ProShares, the world’s biggest purveyor of leveraged and inverse exchange-traded funds, filed regulatory paperwork to market a high-yield corporate debt fund that will be hedged by taking short positions in U.S. Treasurys, making it the latest addition to what appears to be a new trend in fixed-income ETFs.
Indeed, the proposed ProShares High Yield-Interest Rate Hedged ETF is the third junk bond ETF that will short Treasurys to offset exposure to go into registration this autumn. The filings amount to a sign fund sponsors want to address anxiety that already-paltry bond yields could morph into a disastrous rout if bond investors have to ride out a selloff as interest rates head higher going forward.
“By taking such short positions, the Index is designed to mitigate any losses the high yield bonds would otherwise experience in a generally rising Treasury interest rate environment (and conversely, will limit any gains the high yield bonds would experience in a falling Treasury interest rate environment),” Bethesda, Md.-based ProShares said in the registration statement that it filed Nov. 26.
As IndexUniverse ETF Analyst Gene Koyfman wrote in a recent blog, fund sponsors are preparing for higher interest rates and bond yields—pinned to super-low levels since the market crash of 2008. In that vein, a recent selloff in the high-yield debt market was seen by some as a sign that concern about rising rates had moved to junk bonds, which have been a huge hit this year among yield-hungry investors.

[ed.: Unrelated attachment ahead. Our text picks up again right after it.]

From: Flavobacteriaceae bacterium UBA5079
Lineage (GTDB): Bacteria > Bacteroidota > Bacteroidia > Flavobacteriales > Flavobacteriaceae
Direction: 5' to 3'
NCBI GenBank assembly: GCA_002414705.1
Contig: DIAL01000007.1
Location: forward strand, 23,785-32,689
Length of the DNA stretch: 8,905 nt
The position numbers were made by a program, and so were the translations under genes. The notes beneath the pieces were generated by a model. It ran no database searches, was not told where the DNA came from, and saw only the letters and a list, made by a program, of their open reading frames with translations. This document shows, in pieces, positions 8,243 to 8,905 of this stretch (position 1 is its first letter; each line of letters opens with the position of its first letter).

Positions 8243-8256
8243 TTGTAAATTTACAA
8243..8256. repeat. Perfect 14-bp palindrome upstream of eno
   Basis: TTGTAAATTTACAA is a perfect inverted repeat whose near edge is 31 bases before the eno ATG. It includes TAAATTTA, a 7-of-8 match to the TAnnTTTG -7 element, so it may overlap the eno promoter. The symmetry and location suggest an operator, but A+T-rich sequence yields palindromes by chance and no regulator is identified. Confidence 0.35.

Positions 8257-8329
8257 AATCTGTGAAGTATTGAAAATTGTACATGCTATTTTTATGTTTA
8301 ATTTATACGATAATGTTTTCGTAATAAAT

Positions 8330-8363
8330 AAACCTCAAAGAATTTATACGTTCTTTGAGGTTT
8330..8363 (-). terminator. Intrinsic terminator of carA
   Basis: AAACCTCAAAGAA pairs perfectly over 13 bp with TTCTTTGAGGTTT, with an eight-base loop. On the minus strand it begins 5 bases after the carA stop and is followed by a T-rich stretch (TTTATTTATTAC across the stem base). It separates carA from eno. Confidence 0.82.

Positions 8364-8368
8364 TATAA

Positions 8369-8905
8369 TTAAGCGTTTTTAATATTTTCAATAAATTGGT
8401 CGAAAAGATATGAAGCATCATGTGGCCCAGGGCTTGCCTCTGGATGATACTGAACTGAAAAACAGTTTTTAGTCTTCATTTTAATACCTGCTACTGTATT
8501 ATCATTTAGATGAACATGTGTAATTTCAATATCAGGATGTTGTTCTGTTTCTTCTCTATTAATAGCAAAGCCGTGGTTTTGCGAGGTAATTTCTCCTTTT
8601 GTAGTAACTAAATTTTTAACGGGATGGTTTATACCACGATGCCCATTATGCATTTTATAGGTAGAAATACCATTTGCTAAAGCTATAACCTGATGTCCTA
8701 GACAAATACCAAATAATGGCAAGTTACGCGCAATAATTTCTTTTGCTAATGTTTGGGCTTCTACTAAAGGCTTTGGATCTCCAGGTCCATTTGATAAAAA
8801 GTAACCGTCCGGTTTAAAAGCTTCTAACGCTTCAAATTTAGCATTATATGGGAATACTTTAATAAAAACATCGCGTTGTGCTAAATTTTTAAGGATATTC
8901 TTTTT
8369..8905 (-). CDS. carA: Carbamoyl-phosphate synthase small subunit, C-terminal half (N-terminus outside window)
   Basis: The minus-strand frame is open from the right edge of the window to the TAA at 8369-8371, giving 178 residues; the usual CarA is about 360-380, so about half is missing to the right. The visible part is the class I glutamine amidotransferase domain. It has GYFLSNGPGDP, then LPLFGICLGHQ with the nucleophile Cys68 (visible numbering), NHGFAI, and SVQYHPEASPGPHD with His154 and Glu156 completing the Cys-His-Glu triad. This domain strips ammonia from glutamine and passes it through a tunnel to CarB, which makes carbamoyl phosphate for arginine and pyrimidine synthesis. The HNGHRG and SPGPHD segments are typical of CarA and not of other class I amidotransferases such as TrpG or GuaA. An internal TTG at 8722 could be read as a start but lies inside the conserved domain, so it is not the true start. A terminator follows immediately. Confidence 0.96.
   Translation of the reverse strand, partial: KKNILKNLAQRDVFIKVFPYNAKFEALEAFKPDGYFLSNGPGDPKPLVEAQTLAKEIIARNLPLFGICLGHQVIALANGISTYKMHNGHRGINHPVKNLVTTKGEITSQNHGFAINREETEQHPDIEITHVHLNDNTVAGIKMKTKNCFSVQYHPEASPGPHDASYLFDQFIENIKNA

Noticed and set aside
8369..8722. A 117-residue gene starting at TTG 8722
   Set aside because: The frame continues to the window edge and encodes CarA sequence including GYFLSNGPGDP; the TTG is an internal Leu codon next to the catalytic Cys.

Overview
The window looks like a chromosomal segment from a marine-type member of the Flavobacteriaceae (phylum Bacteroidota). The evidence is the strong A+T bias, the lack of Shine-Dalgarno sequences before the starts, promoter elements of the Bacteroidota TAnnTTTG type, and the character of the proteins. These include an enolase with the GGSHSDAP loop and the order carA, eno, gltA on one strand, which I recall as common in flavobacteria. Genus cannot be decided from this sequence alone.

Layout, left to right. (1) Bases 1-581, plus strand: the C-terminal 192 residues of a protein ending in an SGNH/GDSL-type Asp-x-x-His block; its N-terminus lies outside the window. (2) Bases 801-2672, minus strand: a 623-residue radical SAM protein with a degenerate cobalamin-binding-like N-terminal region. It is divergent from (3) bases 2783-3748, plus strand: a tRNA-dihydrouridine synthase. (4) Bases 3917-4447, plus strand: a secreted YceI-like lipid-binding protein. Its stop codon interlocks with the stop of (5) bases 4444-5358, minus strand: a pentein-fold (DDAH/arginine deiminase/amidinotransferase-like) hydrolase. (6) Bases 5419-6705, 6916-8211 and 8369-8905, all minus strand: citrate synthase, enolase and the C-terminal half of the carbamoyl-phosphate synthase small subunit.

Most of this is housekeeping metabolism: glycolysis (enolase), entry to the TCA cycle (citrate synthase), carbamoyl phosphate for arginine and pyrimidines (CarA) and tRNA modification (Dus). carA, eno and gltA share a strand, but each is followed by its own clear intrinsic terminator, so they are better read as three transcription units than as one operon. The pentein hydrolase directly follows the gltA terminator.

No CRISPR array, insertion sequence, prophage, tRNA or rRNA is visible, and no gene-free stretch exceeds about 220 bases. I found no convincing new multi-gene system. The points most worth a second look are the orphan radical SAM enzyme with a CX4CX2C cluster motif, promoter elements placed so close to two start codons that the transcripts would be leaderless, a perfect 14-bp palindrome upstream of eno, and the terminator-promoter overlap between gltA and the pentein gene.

The two other registrations for high-yield debt funds that plan to short Treasurys were filed by Wheaton, Ill.-based FirstTrust and New York-based Market Vectors, and Koyfman characterized the planned ETFs as vehicles with exposure to credit-driving returns that mitigate interest rate risk at the same time.
The company didn’t say what the ProShares High Yield-Interest Rate Hedged ETF would cost investors each year, nor did it say what its ticker symbol would be.
ProShares is the No. 6 U.S. ETF sponsor, with just over $22 billion in assets, according to IndexUniverse’s daily “ETF League Table.”
Total U.S.-listed ETF assets are meanwhile at around $1.292 trillion, according to data compiled by IndexUniverse.
The in-kind stock transaction used in the Duracell deal lies of at the heart of every ETF, and has the same benefit: tax efficiency.
Stock investors are used to splits, but why all the reverse splits in ETFs?
Falling gas prices and a strong buck may boost retail stocks, but the favorite ETF may not be the best play.
An alluring new bond ETF focused on China’s mainland credit market comes with a few caveats.